Climate change threatens some of China’s most important infrastructure projects, the country’s top meteorologist warned in a State newspaper, adding that the country’s rate of warming was higher than the global average.
Zheng Guoguang, head of China’s Meteorological Administration, told the weekly newspaper Study Times that the uptick in recent weather disasters such as floods, typhoons, droughts and heat waves had a “big connection” to climate change.
Such catastrophes are a threat to big-ticket projects such as the Three Gorges Dam and a high-altitude railway to Tibet, he said.
“Against the backdrop of global warming, the risks faced by our large engineering projects have increased,” Zheng told the newspaper for publication on Monday.
“Global warming affects the safety and stability of these big projects, as well as their operations and economic effectiveness, technological standards and engineering methods,” he added in the paper, published by the Central Party School, which trains rising officials.
China’s rate of warming was “at an obviously higher rate” than the global average, with the northern part of the country warming faster than the south and winters shorter than the summers, Zheng said.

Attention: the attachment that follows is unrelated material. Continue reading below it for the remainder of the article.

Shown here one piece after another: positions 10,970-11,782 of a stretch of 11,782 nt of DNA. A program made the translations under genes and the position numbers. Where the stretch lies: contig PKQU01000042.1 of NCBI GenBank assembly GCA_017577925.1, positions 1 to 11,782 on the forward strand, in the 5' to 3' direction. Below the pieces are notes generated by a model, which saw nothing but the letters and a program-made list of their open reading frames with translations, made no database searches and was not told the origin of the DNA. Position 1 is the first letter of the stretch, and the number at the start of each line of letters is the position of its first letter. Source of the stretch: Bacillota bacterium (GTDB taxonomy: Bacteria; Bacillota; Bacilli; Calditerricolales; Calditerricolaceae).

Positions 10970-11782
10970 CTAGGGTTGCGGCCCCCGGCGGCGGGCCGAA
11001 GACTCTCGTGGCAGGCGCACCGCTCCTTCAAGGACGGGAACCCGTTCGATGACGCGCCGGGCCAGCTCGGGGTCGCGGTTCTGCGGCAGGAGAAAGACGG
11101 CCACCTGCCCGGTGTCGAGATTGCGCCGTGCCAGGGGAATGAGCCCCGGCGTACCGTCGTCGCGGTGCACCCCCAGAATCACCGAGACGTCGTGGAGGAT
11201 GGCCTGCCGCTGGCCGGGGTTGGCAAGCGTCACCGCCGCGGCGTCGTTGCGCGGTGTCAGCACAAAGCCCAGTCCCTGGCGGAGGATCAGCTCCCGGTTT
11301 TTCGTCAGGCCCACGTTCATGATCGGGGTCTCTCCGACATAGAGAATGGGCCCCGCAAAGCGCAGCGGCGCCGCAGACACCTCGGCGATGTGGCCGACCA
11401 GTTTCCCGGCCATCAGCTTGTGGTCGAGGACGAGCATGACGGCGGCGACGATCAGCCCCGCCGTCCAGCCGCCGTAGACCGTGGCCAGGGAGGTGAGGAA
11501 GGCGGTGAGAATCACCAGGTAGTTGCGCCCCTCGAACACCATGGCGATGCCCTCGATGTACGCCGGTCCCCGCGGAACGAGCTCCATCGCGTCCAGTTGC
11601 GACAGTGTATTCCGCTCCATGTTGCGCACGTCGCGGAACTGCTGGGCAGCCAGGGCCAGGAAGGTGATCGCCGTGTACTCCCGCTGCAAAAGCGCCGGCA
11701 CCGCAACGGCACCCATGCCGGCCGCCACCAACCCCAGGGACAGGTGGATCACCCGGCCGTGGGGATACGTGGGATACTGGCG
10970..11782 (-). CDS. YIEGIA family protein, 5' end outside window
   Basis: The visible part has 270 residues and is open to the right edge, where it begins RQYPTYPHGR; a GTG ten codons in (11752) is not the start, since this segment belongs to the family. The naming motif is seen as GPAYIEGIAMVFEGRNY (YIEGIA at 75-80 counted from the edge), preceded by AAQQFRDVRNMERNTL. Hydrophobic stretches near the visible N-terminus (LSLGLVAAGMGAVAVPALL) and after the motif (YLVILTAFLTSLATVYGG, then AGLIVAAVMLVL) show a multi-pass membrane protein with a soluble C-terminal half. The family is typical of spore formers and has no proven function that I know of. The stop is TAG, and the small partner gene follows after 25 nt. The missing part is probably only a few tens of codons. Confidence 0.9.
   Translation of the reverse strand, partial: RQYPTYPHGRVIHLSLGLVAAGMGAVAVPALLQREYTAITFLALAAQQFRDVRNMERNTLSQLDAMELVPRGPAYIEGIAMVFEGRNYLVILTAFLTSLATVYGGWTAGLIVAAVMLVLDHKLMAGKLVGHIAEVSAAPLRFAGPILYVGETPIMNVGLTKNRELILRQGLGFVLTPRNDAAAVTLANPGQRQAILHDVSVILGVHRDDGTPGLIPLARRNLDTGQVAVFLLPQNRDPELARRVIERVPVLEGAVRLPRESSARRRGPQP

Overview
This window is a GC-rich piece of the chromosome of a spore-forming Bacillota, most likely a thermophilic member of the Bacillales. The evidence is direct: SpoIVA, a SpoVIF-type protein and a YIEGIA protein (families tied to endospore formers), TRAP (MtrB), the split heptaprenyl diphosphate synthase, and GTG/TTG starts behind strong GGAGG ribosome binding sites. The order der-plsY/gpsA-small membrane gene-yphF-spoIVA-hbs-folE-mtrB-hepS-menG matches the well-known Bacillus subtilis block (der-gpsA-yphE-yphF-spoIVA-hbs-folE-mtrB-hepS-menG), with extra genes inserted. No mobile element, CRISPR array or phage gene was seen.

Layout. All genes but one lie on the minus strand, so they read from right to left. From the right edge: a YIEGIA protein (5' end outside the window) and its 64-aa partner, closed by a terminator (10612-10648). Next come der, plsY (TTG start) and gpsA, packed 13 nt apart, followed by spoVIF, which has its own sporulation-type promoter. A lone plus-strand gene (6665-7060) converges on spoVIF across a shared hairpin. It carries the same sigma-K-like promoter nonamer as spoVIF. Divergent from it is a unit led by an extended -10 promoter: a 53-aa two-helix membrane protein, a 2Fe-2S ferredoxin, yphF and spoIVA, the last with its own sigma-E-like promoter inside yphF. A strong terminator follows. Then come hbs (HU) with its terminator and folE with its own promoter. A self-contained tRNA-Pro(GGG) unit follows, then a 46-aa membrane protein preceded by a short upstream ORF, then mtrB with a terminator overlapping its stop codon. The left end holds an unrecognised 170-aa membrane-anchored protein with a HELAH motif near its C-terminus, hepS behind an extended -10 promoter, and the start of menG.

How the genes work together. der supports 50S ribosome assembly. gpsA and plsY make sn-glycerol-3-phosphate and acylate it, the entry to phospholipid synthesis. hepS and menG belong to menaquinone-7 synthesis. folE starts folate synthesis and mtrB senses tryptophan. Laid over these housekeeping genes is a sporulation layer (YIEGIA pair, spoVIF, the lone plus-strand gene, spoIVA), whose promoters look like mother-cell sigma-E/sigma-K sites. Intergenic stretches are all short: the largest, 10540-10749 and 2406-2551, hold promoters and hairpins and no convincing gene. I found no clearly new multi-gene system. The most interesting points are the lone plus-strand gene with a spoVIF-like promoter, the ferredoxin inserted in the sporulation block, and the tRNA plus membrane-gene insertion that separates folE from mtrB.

“The first decade of this century was the hottest in the past 100 years,” he said.
Zheng said dealing with climate change is necessary for China to put its economy on a more sustainable growth path, something the country’s leadership has been working toward.
Coal accounts for about 60 per cent of China’s carbon dioxide emissions, which are causing massive health problems because of the smog they generate.
China, one of the world’s biggest emitters of climate-changing greenhouse gases, has sought to shift increasingly to cleaner-burning hydrocarbons such as natural gas and to renewable energy.